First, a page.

buying a new car. This means they know their stuff and we can write in a

slightly more specialist way than a pure consumer title. For instance,

we can use technical terms like torque rather than phrases like engine

flexibility.



’Our readers are quite upmarket, with a keen interest in both the latest

Fiesta and a dream performance car. The motoring year for us is based

around new plates in March and September and the Motor Show in

October.



We also do well in January when a lot of people decide to buy a used

car.



’The PR industry is incredibly sophisticated in motoring, although we’re

starting to see them take on lifestyle titles too. We may get the new

Rolls Royce one week but then you’ll see it in GQ and FHM the following

week.’





AUTO EXPRESS



David Johns



Position: Editor



ABC: 94,475



(July - Dec 1999)



Frequency: Weekly



’The market is very tough but we’ve done very well out of our move from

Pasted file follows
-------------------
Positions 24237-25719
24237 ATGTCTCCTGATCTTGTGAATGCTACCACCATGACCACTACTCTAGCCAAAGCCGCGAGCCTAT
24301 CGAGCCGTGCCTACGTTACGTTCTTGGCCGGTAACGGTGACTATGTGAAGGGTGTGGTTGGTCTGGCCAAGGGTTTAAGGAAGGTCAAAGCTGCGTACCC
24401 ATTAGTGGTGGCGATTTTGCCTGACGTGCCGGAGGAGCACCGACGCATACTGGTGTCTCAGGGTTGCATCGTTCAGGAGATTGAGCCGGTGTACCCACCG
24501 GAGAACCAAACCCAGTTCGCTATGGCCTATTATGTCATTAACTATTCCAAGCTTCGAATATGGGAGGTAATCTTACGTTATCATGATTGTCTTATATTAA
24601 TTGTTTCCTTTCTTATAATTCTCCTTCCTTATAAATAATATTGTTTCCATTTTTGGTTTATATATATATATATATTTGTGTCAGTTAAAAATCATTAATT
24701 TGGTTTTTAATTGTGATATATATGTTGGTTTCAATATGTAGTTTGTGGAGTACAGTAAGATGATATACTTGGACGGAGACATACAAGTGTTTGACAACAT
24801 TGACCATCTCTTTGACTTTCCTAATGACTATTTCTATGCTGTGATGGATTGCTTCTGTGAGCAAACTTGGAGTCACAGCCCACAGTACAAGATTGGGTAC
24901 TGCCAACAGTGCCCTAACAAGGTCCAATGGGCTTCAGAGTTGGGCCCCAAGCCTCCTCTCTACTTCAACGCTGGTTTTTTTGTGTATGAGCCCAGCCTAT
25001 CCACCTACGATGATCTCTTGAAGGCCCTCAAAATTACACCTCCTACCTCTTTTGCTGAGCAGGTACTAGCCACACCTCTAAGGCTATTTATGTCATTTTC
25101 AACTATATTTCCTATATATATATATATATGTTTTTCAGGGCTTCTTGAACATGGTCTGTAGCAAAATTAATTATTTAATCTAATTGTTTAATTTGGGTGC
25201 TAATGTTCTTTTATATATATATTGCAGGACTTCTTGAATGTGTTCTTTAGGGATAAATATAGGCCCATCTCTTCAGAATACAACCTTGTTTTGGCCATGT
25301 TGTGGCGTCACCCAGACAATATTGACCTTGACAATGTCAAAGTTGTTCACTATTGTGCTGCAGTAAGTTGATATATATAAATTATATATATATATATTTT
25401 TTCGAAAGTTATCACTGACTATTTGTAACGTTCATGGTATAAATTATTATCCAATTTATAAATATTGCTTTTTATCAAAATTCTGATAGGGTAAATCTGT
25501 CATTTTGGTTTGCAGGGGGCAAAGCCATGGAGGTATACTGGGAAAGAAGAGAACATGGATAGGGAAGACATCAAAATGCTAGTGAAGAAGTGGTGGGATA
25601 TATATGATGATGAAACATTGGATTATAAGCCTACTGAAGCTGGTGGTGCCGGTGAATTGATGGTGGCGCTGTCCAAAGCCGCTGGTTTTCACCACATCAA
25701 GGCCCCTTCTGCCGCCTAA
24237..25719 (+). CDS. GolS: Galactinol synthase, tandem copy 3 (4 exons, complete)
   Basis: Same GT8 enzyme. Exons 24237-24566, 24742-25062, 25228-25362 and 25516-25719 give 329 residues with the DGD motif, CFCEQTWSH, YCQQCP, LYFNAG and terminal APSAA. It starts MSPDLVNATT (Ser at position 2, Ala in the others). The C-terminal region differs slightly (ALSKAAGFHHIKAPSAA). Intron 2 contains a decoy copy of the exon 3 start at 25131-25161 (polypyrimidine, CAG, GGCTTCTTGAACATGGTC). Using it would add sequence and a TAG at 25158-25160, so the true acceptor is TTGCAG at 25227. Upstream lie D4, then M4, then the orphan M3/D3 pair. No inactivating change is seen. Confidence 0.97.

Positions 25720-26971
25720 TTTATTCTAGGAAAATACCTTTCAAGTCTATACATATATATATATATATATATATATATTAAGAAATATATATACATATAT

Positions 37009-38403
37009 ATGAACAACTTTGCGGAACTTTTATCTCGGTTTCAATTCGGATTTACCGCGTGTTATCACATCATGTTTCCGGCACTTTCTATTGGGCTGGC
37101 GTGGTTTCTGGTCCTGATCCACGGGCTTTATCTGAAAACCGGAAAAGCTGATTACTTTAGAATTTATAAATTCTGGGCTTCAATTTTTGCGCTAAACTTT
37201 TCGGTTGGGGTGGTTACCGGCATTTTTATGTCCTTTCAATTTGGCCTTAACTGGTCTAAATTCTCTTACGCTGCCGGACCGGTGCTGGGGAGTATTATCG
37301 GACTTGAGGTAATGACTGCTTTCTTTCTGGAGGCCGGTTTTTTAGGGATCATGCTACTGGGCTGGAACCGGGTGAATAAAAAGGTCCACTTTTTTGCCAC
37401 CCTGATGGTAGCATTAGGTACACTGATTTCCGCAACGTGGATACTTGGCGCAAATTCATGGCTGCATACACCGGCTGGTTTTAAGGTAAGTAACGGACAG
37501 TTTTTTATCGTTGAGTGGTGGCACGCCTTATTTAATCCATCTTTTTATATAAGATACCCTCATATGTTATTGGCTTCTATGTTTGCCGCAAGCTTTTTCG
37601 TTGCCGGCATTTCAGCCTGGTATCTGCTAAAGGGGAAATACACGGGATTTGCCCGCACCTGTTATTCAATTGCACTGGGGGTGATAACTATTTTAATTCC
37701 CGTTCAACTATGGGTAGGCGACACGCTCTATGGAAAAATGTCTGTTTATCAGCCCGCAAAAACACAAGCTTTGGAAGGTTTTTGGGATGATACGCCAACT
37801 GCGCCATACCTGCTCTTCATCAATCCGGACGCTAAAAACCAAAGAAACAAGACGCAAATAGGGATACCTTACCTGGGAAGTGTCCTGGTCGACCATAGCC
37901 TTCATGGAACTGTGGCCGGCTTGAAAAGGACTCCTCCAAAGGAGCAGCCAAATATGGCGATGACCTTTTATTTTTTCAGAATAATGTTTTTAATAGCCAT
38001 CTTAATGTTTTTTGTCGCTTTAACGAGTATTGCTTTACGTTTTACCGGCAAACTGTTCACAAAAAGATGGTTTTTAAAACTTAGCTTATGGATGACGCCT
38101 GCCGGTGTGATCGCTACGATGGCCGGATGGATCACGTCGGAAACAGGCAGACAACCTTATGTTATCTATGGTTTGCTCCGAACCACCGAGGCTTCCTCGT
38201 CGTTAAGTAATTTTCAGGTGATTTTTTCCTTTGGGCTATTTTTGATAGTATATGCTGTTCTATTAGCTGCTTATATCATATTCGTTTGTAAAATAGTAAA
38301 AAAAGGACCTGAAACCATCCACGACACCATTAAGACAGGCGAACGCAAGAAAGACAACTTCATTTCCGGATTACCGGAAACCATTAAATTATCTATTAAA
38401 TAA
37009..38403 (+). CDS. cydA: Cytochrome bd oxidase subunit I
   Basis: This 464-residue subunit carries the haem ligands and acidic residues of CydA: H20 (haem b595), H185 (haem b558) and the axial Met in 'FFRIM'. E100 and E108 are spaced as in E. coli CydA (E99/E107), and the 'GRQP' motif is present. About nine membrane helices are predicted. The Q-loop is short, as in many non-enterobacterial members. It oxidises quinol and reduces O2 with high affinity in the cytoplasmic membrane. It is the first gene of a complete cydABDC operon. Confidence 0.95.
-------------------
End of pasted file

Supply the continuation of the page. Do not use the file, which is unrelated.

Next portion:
the Express Group to Dennis Publishing. We’ve been owned by Dennis for

three-and-a-half years. Since coming here, for instance, the upper end

of the car market has started to take us much more seriously.



’The motoring PR industry has always seen us as being close to the

general motorist, but the top end has seen that as a disadvantage which

is changing.



We’re a very news-heavy magazine. The front has new car news, while the

features always include road testing.



’We’ve also been doing some special supplements, so we look at brakes or

security, for example. The safety supplements tend to come later in the

year, in the autumn, while we do a big ’best of the new buys’ around the

time of the March plates. We also have our own awards for new and used

cars, which are treated pretty seriously by the industry.